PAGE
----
Fluorouracil is an ingredient in many creams used to treat skin cancers.
Reports of five dogs who recently died as a result of ingesting the cream have come to the attention of the US Food and Drug Administration. Prescribed for people, ingesting even very tiny amounts of the topical cream can make pets very ill or even kill them. The drug Fluorouracil, is also marketed under a range of brand names, including Fluoroplex, Efudex and Carac.
Fluorouracil is so toxic to family pets, particularly cats and dogs, that just the tiniest amount ingested could have a devastating effect. In one instance, a dog simply punctured the tube containing the cream with its teeth. The owner immediately retrieved it but unfortunately the pet died just 12 hours later. On another occasion, a dog ingested an entire tube. Despite being rushed to the vets by its owner, it was not possible to save the animal.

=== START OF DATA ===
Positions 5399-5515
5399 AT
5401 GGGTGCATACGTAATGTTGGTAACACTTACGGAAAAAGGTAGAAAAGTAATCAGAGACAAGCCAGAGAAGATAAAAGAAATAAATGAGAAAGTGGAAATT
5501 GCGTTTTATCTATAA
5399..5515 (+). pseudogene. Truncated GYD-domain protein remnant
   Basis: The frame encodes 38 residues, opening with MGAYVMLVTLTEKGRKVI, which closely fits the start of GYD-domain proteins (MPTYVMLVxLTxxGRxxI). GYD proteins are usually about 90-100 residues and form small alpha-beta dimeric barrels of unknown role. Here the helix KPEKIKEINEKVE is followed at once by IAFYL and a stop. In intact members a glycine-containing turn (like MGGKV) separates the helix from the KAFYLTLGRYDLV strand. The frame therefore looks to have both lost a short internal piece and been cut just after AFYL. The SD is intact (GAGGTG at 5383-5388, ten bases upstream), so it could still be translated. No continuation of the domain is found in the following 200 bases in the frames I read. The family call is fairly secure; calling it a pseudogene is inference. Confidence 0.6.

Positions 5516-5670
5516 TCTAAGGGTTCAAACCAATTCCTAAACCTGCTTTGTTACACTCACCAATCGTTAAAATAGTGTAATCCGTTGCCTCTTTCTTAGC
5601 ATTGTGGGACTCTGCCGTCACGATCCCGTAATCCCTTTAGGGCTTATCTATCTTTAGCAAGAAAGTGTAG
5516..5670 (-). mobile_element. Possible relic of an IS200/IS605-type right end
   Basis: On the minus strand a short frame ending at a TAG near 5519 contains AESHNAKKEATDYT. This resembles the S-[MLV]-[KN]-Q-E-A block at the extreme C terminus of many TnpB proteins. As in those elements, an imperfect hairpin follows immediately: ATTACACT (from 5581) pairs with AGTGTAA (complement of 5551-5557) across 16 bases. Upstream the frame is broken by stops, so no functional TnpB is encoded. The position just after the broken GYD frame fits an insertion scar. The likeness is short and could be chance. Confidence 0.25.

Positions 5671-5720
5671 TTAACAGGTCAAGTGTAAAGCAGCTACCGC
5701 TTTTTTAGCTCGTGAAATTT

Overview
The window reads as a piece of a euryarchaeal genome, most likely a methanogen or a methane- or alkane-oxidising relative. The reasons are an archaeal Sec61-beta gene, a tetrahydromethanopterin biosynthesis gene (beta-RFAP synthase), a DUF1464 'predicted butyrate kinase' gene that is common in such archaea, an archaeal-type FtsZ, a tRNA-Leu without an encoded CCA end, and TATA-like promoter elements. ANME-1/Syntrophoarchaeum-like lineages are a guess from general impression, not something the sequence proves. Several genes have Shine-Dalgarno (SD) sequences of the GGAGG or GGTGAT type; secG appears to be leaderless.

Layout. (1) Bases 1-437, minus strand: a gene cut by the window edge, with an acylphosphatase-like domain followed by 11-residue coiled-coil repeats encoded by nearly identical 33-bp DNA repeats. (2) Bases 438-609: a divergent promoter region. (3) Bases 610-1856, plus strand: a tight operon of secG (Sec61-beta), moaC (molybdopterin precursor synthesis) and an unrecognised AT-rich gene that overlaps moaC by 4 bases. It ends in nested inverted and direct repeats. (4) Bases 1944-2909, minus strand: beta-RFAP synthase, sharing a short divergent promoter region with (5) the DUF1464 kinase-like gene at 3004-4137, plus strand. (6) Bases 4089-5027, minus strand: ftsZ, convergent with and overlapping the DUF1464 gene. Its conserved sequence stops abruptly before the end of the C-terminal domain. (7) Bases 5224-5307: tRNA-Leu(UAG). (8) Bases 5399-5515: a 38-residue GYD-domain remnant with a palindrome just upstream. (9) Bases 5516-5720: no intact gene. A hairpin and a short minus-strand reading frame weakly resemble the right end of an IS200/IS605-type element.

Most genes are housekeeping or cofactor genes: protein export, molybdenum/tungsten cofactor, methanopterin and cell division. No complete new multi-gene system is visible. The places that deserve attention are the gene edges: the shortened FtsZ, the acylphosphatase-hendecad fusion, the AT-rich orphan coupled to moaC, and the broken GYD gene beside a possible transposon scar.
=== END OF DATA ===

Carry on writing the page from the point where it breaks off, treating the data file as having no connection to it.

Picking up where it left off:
The FDA has warned that cats too are at risk. Although they are typically more finicky about what they eat and chew on, they can be poisoned in a different and even more ominous way. If an owner applies the cream and then neglects to wash their hands properly before stroking a pet, trace amounts can be transferred to the cat’s fur, which can then be ingested during grooming.
How long does it take to get a FDA 510k approved? According to http://www.fdathirdpartyreview.com/ approval can be lengthy. However, no matter how long a review, stories like those above, although rare, will often find their way into the media.
The FDA has recommended a number of precautions to be taken by those using the cream, especially if they have pets:
As with all medications, always store the Fluorouracil cream well away from anywhere pets and children can reach them.
Anything which could contain medication, such as applicators, cloths or clothing should be immediately washed or discarded.
Ensure any cream residue is immediately cleaned from surfaces such as carpeting or furniture.
Always wash hands straight after applying.
Immediately consult a vet if the pet has or is suspected of having been exposed to the medication. Keep a close eye out for any signs that they may have been exposed to it, including seizures, vomiting or other symptoms.